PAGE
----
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SEEING RED Ben Affleck has been SEEING RED Ben Affleck has been cast to play Daredevil in the upcoming film
Make Mine MarvelMore cinematic superheroes on the wayBy Matt Brunson
Over the years, comic book fans have known something that Hollywood has long been unable to grasp: There's gold in them thar spandex outfits.
Between the colorful characters, the engaging storylines and the emphasis on action, it would seem like a no-brainer that popular superhero comic book titles could be turned into motion picture blockbusters on a regular basis -- and certainly since the late 70s, when the "special effects film" became a cottage industry unto itself. Yet curiously, Hollywood rarely took the bait. Superman was a huge hit in 1978, but nobody bothered to jump on the bandwagon at the time. Batman was a smash in 1989, yet few felt the need to strike while the iron was hot. Instead, superhero properties tended to either be diluted and placed on the small screen (the popular The Incredible Hulk, the short-lived The Amazing Spider-Man, the TV movie Dr. Strange) or completely bastardized and sent straight to video (wretched adaptations of Captain America and The Punisher).
It wasn't until the success of the film version of X-Men a couple of years ago (not to mention the recent reemergence of the Marvel empire as a powerhouse company) that studios decided to stop dawdling and start making a serious commitment to placing all those do-gooders in their own motion pictures. Here, then, is a look at the various Marvel superhero franchises that are currently being considered for movie treatment -- some are sure things, while others are still early in the planning stages. (Giving credit where it's due, some of this info was culled from www.upcomingmovies.com and www.rottentomatoes.com, two informative sources for cinema news and trivia.)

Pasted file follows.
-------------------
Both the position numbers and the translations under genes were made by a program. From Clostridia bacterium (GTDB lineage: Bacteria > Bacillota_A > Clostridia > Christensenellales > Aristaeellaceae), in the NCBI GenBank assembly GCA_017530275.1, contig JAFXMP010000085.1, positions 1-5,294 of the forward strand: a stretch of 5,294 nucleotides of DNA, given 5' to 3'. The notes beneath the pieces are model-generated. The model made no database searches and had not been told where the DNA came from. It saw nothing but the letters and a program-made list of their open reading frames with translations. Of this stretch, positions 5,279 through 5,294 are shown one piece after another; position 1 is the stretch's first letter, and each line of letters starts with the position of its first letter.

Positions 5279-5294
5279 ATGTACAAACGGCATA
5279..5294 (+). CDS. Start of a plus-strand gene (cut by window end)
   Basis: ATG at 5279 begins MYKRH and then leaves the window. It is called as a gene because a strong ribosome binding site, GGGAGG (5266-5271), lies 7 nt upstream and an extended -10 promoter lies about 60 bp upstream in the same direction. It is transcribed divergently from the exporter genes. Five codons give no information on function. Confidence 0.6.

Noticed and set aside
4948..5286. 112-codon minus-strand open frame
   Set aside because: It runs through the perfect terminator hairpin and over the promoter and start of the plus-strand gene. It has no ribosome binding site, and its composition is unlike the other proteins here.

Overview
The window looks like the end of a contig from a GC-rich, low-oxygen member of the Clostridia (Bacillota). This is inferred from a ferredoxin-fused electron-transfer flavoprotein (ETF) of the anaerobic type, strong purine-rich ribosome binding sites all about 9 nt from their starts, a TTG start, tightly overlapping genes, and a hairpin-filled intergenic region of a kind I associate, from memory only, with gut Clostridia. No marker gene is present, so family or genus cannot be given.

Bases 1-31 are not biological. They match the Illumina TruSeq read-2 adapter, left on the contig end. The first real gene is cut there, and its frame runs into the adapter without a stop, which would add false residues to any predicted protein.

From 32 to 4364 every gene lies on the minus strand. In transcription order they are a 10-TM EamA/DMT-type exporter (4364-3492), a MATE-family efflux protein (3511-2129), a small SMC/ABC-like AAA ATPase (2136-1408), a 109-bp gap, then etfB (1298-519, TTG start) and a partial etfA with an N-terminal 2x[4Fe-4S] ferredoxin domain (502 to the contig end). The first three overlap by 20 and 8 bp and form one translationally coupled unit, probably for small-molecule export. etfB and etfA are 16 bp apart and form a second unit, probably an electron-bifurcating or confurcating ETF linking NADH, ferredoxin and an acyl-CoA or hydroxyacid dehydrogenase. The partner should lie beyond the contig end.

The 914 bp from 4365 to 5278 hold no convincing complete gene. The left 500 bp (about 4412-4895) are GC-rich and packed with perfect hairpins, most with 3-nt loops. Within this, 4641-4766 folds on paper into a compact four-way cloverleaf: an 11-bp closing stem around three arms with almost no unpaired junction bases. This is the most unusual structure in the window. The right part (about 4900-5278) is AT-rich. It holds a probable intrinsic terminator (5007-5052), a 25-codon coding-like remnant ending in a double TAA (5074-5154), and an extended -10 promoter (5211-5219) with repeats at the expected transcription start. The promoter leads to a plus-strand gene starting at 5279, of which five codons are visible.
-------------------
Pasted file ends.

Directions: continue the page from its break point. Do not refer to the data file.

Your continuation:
X2 The X-Men sequel is gunning for a release date of May 2, 2003. Director Bryan Singer returns, along with practically the entire cast of the first film, including Patrick Stewart as Professor X, Ian McKellen as Magneto, and Hugh Jackman (an overnight star thanks to the original picture) as Wolverine. Script details are fuzzy, though rumor has it that a couple of other X-Men from the comics will be added to the mix.
Daredevil One of the very best (and infinitely underrated) superheroes in all of comicdom will make his big-screen debut sometime in early 2003 (the role was previously played by kitschy Solid Gold co-host Rex Smith -- Rex Smith! -- in a lame Incredible Hulk TV movie in 1989). Ben Affleck will star as the blind hero, fighting criminals by day as attorney Matt Murdock and by night as the swashbuckling man in red. The cast also includes Michael Clarke Duncan as Kingpin, Alias's Jennifer Garner as Elektra, and a cameo by Chasing Amy director (and former Daredevil scripter) Kevin Smith as a character named Jack Kirby (after the late, great illustrator).
Hulk After appearing in a well-liked (if not terribly inventive) 70s TV show, the not-so-jolly green giant is being accorded his own motion picture, due out next summer (a teaser trailer is being shown in theaters before Spider-Man). Eric Bana (Black Hawk Down) will play Dr. Bruce Banner, while his monstrous alter ego will be completely computer-generated. The cast also includes Nick Nolte, Sam Elliott and recent Oscar winner Jennifer Connelly. The director will be Ang Lee of Crouching Tiger, Hidden Dragon fame.
Fantastic Four The heroes of the comic that started it all back in 1961 were featured in a no-budget 1994 yarn that was shelved almost immediately upon its completion (it can only be found in bootleg video copies). This new take, however, will be the real deal (i.e. sizable budget, studio backing), thereby introducing the masses to the likes of Mr. Fantastic, The Thing, The Human Torch and Invisible Girl. At one point, Chris Columbus (Harry Potter and the Sorcerer's Stone) was slated to direct, although now he'll serve only as producer and co-scripter, with Bring It On helmer (and Raleigh native) Peyton Reed scheduled to take control. This one's still in the development stage, meaning there's no telling when it will see the light of day.